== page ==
Update table

We'll now create a small Transformation pipeline that will update the table. This is simply a Table Input component connected to a Table Update component.

The Table Input component should be pointed to the staging table defined in the Initial load section. Remember that this should match your target table's metadata. In this example, it's pointing at the sf_articles_stg table.

The Table Update component should be pointed to your main table. In this example, it's updating sf_articles.


Incremental load

Now we can design our incremental load pipeline, an Orchestration pipeline that will populate our staging table with recently updated rows.

This pipeline uses the same query component we used for our initial load (in this example, Salesforce Query) but with some differences in how we configure it:

  • Point the Target Table property at the staging table. In this example it is pointed at sf_articles_stg.
  • Connect a Table Iterator component to the Salesforce Query component.
  • Set the Basic/Advanced Mode property of the query component to Advanced, so we can use some custom SQL.
  • End the pipeline by linking it to a Run Transformation component that points to the update table pipeline previously described.

Pipeline variables

We need to declare a pipeline variable to hold the datetime of our most recently updated field. With the incremental load pipeline open, follow the instructions in Creating variables and create a variable with type "Text" and a suitable name. Provide a default value such as 2024-01-01 10:48:59.0. The actual default value is unimportant as it won't be used by the pipeline.

Table iterator component

The Table Iterator component holds the key to this setup. The component's Table Name property is set to point at the view we created earlier. Our view has only one record, so we'll only be doing a single iteration. We use the Column Mapping property to map our single column (with single record) to our pipeline variable, so that we can pass its value as a variable to the query component.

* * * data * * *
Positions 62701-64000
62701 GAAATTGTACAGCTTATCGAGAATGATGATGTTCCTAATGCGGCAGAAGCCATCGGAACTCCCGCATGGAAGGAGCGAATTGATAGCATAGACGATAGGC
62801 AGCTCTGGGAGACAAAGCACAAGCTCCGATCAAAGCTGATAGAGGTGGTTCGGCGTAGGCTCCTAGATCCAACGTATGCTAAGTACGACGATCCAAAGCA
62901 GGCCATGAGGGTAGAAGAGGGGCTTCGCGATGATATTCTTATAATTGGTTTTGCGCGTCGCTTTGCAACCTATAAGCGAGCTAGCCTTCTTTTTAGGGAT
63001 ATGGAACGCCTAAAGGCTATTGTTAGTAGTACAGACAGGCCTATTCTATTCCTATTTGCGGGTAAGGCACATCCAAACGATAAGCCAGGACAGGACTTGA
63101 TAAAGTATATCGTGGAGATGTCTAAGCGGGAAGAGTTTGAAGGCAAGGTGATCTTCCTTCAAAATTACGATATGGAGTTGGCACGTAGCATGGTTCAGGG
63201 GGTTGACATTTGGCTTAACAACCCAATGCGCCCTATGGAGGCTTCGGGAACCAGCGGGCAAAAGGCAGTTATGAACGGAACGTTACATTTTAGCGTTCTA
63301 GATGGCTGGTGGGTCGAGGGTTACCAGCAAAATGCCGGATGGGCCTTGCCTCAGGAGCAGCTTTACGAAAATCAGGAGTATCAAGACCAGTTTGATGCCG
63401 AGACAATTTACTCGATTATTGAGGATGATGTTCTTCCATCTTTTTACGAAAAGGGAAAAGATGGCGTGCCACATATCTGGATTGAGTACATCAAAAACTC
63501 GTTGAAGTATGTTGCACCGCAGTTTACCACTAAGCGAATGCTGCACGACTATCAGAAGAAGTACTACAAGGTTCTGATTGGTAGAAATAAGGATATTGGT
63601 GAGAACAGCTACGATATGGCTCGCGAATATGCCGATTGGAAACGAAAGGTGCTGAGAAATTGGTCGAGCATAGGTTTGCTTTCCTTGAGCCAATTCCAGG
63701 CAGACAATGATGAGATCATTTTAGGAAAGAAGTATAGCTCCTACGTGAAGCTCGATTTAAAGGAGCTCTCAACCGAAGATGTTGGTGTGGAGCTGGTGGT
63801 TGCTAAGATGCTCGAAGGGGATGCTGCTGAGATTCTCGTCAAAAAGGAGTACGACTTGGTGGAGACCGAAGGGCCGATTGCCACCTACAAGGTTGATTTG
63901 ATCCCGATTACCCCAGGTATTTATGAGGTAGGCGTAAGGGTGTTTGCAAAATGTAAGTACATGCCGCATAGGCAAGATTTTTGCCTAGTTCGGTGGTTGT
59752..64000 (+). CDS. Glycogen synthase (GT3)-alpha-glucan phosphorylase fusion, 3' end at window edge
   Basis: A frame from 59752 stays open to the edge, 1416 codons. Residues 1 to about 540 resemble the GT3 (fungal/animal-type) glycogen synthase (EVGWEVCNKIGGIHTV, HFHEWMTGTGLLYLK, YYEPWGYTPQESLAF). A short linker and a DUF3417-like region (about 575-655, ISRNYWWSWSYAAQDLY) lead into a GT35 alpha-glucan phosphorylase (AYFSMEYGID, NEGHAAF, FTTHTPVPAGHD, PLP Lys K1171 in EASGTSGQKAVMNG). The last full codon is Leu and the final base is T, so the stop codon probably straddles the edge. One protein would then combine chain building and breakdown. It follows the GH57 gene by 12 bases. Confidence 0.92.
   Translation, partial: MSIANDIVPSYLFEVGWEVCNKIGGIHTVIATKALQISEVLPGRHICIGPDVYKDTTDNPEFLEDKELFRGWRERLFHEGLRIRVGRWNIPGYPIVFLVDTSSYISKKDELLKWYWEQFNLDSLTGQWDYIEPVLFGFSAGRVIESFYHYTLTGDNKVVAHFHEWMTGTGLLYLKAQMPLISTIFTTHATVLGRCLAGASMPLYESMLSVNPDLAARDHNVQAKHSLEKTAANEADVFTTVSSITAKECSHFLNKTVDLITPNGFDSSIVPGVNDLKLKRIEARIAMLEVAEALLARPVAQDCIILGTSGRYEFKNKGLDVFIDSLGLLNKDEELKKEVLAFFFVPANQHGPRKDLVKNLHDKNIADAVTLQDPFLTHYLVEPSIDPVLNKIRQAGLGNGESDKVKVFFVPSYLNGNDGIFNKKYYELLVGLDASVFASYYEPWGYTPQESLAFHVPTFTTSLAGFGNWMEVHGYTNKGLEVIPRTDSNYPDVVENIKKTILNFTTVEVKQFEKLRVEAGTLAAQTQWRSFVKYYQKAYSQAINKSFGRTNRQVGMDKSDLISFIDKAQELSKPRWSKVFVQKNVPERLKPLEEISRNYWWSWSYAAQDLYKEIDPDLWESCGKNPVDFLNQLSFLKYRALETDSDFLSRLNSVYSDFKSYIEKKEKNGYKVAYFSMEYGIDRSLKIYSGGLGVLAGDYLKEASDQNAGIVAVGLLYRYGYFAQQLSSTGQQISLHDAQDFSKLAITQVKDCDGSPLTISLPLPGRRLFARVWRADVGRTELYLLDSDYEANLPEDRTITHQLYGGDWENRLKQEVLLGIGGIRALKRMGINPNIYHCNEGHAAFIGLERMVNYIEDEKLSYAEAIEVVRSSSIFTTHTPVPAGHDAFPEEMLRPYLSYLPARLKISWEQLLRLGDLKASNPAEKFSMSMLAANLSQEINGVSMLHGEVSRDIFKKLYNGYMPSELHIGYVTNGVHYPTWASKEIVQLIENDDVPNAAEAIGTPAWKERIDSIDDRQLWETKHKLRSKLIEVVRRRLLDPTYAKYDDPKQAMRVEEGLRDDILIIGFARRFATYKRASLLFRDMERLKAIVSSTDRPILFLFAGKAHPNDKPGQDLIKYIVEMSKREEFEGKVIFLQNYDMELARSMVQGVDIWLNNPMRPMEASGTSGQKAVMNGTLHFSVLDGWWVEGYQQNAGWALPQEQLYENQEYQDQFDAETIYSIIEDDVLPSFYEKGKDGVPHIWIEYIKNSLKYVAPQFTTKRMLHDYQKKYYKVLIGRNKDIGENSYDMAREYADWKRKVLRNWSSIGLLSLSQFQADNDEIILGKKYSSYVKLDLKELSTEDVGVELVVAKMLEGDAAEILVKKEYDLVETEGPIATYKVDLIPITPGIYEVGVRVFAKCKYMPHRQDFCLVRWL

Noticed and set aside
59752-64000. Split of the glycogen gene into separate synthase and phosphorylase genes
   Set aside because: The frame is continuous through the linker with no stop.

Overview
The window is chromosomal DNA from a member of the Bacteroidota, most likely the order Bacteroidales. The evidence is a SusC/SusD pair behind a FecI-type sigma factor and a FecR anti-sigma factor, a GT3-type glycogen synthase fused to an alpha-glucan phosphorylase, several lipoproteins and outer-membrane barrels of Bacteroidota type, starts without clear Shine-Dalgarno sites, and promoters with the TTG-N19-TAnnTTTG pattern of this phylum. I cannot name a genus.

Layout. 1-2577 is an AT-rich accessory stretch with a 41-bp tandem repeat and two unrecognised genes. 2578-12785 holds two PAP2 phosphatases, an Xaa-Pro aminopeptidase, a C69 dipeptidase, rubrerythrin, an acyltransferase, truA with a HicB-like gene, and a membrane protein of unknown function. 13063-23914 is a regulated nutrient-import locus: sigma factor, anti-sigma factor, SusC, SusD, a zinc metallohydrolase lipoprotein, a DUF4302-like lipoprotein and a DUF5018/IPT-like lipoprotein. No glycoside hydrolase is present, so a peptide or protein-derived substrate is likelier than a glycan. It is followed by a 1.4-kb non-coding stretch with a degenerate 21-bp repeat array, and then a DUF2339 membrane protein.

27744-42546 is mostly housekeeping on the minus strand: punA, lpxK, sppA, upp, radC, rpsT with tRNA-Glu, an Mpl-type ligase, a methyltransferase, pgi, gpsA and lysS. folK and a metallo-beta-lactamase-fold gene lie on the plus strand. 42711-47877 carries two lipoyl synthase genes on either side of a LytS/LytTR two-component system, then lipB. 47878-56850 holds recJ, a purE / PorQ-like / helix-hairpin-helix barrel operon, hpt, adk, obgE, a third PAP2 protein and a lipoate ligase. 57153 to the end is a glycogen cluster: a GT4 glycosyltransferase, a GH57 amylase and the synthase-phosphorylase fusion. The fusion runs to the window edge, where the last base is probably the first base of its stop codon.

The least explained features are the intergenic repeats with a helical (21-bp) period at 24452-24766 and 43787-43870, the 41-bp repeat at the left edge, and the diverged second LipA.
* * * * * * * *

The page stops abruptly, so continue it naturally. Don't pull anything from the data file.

Query component

Set the Basic/Advanced Mode property of the query component to Advanced. Set the Target Table property to your chosen staging table.

In the SQL Query property, we will write some SQL that will load only those records in the data source that are greater than the date in our variable. This will work for finding more recent DateTimes as well as more generic incrementing keys. The general form of this SQL statement is:

SELECT * FROM "<data>" WHERE <DateTime Column> > '${<variable>}'

In our example:

  • The data source is "Knowledge_kav"
  • The DateTime column is "SystemModstamp"
  • The pipeline variable is "recent"

So our SQL query is as follows:

SELECT * FROM "Knowledge__kav" WHERE SystemModstamp > '${recent}'

Scheduling

After running the above pipelines, we have a full table of initial data and a view that always contains that data's most recent DateTime value. We've harnessed a Table Iterator component to read that DateTime and pass it to a query component that uses it to filter future data loads, so we only get records newer than that. These records are placed into a staging table, which is then used to update our complete data table.

You can of course run this pipeline manually as and when you need to, but typically we'd want to schedule this job to run regularly and keep our table up to date automatically. To do this, you should create a schedule to run the incremental load job.